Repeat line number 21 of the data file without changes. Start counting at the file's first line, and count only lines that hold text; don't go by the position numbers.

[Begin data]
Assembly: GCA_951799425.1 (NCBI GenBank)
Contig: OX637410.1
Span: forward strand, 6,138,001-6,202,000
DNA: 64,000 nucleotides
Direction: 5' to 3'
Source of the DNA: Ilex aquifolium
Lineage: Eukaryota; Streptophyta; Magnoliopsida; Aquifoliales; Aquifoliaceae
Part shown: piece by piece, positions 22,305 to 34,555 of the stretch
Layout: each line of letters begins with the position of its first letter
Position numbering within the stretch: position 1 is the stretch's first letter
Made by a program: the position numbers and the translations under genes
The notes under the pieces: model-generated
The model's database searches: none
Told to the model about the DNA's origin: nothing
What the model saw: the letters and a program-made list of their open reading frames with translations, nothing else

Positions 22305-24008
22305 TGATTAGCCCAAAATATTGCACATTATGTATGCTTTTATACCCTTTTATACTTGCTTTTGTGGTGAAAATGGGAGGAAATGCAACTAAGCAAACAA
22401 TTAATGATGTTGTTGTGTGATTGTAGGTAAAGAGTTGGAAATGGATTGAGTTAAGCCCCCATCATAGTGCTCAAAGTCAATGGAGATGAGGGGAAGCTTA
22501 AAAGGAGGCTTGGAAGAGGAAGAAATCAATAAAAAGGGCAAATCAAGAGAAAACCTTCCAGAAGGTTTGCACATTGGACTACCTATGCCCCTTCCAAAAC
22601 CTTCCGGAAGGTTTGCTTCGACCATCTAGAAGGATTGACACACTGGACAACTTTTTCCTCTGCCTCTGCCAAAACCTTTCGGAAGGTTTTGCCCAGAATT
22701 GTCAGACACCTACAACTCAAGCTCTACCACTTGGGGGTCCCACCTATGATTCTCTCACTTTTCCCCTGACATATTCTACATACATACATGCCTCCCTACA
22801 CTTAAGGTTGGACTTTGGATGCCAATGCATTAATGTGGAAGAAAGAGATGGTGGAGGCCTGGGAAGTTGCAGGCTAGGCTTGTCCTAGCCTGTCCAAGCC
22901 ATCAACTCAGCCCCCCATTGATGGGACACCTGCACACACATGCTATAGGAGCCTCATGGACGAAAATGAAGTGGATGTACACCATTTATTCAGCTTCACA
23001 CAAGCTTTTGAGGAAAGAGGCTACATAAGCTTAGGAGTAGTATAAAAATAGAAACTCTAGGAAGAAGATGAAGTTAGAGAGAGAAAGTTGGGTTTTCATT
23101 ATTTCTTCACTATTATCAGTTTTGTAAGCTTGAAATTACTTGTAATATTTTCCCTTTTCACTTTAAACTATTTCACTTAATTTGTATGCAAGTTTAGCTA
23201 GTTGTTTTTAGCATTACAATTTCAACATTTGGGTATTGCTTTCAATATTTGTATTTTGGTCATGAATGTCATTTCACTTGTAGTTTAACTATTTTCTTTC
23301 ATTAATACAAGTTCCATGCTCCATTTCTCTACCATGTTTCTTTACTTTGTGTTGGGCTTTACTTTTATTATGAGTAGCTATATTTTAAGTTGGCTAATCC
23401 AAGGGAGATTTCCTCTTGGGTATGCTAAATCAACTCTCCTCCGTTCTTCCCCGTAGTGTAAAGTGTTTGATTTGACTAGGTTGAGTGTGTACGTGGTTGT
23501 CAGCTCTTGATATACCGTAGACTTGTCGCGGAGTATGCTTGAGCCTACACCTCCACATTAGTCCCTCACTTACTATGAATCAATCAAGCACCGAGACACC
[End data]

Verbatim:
22701 GTCAGACACCTACAACTCAAGCTCTACCACTTGGGGGTCCCACCTATGATTCTCTCACTTTTCCCCTGACATATTCTACATACATACATGCCTCCCTACA